Cognitive Therapy and Research 01/2015; DOI:10.1007/s10608-015-9681-9 · 1.70 Impact Factor
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    • "The majority of individual studies have not demonstrated increased risk of MCMs associated with antidepressant exposure in the first trimester or at any time during pregnancy.87,89,92–104 Meta-analyses of studies investigating the risk of antidepressants and “any” or “overall” MCMs have shown either small but statistically significant risk105,106 or absence of significant increase in risk (Table 2).107–110 "
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    ABSTRACT: In pregnant women with major depression, the overarching goal of treatment is to achieve or maintain maternal euthymia, thus limiting both maternal and fetal exposure to the harmful effects of untreated or incompletely treated depression. However, the absence of uniformly effective therapies with guaranteed obstetric and fetal safety makes the treatment of major depression during pregnancy among the most formidable of clinical challenges. Clinicians and patients are still faced with conflicting data and expert opinion regarding the reproductive safety of antidepressants in pregnancy, as well as large gaps in our understanding of the effectiveness of most antidepressants and nonpharmacological alternatives for treating antenatal depression. In this paper, we provide a clinically focused review of the available information on potential maternal and fetal risks of untreated maternal depression during pregnancy, the effectiveness of interventions for maternal depression during pregnancy, and potential obstetric, fetal, and neonatal risks associated with antenatal antidepressant use.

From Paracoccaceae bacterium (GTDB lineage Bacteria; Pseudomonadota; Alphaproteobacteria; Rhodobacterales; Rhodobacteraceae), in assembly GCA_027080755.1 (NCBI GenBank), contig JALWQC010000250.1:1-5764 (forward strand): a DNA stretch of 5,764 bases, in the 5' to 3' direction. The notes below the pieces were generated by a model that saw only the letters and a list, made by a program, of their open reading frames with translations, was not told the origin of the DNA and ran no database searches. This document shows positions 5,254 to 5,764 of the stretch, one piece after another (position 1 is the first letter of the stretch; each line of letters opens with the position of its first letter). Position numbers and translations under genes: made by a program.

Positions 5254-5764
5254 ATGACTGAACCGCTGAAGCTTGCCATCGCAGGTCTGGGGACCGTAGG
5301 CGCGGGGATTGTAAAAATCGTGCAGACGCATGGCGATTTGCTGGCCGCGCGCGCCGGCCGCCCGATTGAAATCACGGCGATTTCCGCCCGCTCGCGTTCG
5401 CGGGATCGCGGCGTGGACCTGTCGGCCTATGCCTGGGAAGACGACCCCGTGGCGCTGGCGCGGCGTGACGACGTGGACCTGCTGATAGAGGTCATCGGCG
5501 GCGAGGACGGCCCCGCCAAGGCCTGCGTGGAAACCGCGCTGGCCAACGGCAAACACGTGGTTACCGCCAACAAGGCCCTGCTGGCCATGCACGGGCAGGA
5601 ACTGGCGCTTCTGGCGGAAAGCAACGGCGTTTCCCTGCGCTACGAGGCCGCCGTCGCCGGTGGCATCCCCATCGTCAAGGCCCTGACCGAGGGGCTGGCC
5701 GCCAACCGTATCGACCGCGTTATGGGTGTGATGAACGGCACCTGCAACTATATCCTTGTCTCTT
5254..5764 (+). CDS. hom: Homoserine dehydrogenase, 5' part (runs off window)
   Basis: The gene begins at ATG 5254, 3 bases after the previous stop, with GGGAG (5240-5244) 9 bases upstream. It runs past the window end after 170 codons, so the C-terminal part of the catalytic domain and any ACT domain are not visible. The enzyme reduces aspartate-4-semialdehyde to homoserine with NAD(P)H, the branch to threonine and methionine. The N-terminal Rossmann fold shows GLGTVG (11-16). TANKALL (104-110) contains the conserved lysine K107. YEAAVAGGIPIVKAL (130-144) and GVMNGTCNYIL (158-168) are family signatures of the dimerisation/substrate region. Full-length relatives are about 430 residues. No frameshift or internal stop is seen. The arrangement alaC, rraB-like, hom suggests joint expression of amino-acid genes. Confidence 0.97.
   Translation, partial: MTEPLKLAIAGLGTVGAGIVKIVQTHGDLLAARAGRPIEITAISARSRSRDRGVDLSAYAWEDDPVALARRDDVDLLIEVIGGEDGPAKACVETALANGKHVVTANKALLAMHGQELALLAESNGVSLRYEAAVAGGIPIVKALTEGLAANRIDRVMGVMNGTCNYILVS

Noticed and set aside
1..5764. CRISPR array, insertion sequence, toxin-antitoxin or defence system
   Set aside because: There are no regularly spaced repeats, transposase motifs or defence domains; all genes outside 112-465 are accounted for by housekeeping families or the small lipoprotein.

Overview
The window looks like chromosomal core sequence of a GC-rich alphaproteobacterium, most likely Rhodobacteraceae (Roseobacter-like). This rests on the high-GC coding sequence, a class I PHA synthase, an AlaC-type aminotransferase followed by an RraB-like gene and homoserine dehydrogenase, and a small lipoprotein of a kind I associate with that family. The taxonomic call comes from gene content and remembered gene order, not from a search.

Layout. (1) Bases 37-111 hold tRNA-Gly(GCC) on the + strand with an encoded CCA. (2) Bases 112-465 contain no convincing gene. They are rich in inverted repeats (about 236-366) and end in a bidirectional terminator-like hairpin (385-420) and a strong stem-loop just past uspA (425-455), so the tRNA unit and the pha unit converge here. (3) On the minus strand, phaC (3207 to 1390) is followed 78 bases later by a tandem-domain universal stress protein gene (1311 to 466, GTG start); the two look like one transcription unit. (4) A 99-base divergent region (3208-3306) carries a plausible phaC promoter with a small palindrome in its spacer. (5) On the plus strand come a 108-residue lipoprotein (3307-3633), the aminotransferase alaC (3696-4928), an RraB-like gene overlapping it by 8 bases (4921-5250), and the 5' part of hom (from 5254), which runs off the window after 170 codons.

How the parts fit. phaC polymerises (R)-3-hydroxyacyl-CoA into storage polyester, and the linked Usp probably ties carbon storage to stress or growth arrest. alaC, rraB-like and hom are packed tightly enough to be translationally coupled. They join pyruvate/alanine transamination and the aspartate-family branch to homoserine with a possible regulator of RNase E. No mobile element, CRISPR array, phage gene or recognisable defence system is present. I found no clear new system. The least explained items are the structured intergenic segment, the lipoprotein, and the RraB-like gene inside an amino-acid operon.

Drug, Healthcare and Patient Safety 09/2014; 6:109-29. DOI:10.2147/DHPS.S43308
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    • "However, this rating was based on nonpeer-reviewed and unpublished data released by the manufacturer. Peer-reviewed analysis of this database revised the incidence of cardiac malformation in the study population downwards (Queisser-Luft et al., 2002), and subsequent meta-analyses of the possible teratogenic effects of paroxetine have yielded conflicting results (Bar-Oz et al., 2007; O'Brien et al., 2008; Wurst et al., 2010). Doubts about the safety of paroxetine have led to recommendations that its use be avoided in early pregnancy in favour of other antidepressants (Udechuku et al., 2011). "
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    ABSTRACT: Context:It has been suggested that the commonly prescribed class of antidepressants selective serotonin reuptake inhibitors (SSRIs) are associated with birth defects. However, the teratogenic effect of individual SSRIs has not been previously compared using meta-analysis.Objective:To determine the strength of the association between individual SSRIs and major, minor, and cardiac malformation among infants born to women taking these medications.Data sources:Electronic search of CINAHL, EMBASE, Medline, PsycINFO, and ISI Web of Science using the search terms (SSRI OR antidepressant) AND (obstetric outcome OR malformation OR birth outcome OR teratogen), supplemented by manual searching of published references and requests of primary researchers for unpublished data.Study selection:There were 115 studies identified by electronic search and reviewed in full text, which yielded 16 papers reporting 36 data samples for major malformations, nine papers reporting 26 data samples for cardiac malformations, and four papers reporting seven data samples for minor malformations.Data synthesis:Fluoxetine (OR 1.14, 95% CI 1.01-1.30) and paroxetine (OR 1.29, 95% CI 1.11-1.49) were associated with increased risk of major malformations. Paroxetine was associated with increased risk of cardiac malformations (OR 1.44, 95% CI 1.12-1.86). Sertraline and citalopram were not significantly associated with congenital malformation. Between-sample heterogeneity was low and a range of methodological considerations had no significant impact on effect size. There was little evidence of publication bias.Conclusions:Fluoxetine and paroxetine should be avoided in the first trimester and among those at risk of an unplanned pregnancy.
    Australian and New Zealand Journal of Psychiatry 06/2013; 47(11). DOI:10.1177/0004867413492219 · 3.77 Impact Factor